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In this short series (see the Introduction), I lay out the four key categories of work that we do on behalf of our investment management clients — four kinds of activities that are difficult for folks without our training and experience to do for themselves. I hope that this series will help explain what we do for our clients, why we do those things, and how we think that these things help explain the fees we charge. As always, if you have questions about these posts, let us know!



After we’ve met with someone a couple of times, and agreed that we’d like to work together, we have to begin gathering detailed information about them — not just things like birthdates and Social Security numbers, but whether their income meets their current expenses with enough margin for savings, what their long-term financial goals are, whether they can stomach the amount of risk necessary to achieve those goals, and so on. We can gather most of this information on our Financial Values Worksheet.

Sometimes these financial discovery questions help clients to look far more closely at their actual financial situation than they’ve been comfortable doing before. Too many of us manage to muddle through the years without thinking much about our money beyond wondering whether we’ll spend all of our paycheck before the next one arrives (more than half of us are living paycheck to paycheck). Those who have come to us for help, though, have already demonstrated a desire to dig in and think a bit more closely about their relationship to money — and to planning for the longer term.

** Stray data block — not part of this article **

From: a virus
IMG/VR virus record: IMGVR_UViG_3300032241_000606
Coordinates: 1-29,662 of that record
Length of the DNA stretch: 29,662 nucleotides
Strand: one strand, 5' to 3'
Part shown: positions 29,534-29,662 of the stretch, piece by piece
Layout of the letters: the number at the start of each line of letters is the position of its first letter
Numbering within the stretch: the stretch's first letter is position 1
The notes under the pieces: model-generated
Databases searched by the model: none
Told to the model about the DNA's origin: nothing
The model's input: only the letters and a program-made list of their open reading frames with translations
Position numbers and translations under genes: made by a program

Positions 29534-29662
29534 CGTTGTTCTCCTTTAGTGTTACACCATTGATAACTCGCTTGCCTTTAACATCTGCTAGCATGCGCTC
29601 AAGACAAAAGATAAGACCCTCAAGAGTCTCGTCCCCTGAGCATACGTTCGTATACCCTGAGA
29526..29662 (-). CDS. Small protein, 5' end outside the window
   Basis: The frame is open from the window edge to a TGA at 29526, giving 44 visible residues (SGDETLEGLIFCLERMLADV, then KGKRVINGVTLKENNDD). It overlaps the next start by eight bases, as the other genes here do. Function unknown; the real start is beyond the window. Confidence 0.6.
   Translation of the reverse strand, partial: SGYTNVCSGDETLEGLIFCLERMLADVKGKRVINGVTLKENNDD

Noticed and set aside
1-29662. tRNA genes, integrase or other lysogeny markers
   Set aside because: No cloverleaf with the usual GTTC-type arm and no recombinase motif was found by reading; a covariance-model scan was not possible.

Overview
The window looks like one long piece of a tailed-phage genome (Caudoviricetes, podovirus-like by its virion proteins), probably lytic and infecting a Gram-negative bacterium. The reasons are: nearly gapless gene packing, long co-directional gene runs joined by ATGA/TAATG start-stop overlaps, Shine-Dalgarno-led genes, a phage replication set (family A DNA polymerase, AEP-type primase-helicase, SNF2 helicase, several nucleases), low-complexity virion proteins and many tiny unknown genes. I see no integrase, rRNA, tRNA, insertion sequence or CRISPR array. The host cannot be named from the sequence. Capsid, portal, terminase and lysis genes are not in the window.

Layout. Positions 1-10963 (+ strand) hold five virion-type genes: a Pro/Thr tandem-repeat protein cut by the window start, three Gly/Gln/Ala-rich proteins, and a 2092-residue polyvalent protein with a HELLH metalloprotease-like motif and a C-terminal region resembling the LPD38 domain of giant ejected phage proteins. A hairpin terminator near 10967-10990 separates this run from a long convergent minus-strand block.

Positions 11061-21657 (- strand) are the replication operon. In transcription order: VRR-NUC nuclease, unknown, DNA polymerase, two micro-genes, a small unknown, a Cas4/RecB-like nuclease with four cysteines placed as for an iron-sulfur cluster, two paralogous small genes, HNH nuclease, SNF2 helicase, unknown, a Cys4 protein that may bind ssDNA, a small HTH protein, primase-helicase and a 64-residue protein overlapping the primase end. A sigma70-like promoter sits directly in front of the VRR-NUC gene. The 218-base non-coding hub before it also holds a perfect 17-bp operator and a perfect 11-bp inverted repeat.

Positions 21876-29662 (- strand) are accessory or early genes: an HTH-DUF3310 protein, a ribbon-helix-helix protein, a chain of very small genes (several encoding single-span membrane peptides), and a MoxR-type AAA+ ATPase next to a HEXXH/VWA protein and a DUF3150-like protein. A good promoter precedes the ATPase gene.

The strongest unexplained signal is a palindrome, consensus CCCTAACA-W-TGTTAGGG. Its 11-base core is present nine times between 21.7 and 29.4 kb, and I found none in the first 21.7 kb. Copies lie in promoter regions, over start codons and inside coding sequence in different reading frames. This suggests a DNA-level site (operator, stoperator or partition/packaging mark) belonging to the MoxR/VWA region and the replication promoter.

The first part of our client interaction is spent working on those basic financial questions. But once we get the key questions answered, we turn out attention to the ethical questions that we’re known for: we want to help each of our clients to make sure that their investments align with their values, so we walk through our Social Policy Worksheet with our clients, too. Not many investment advisors ask questions of that type, or know what to do with the information if it’s volunteered. But we’ve been working with clients on these issues for long enough now that we know how to draw out the details of a client’s social and ethical commitments, and usually have a pretty clear idea how to embody those in a portfolio.

So we have two parts to our discovery process with our clients: a traditional discussion of their financial situation and risk tolerance, and a close questioning of their ethical framework. In order to serve our clients, in other words, we have to learn a lot about them — more than most advisors, and more than most people can sort out on their own without our help.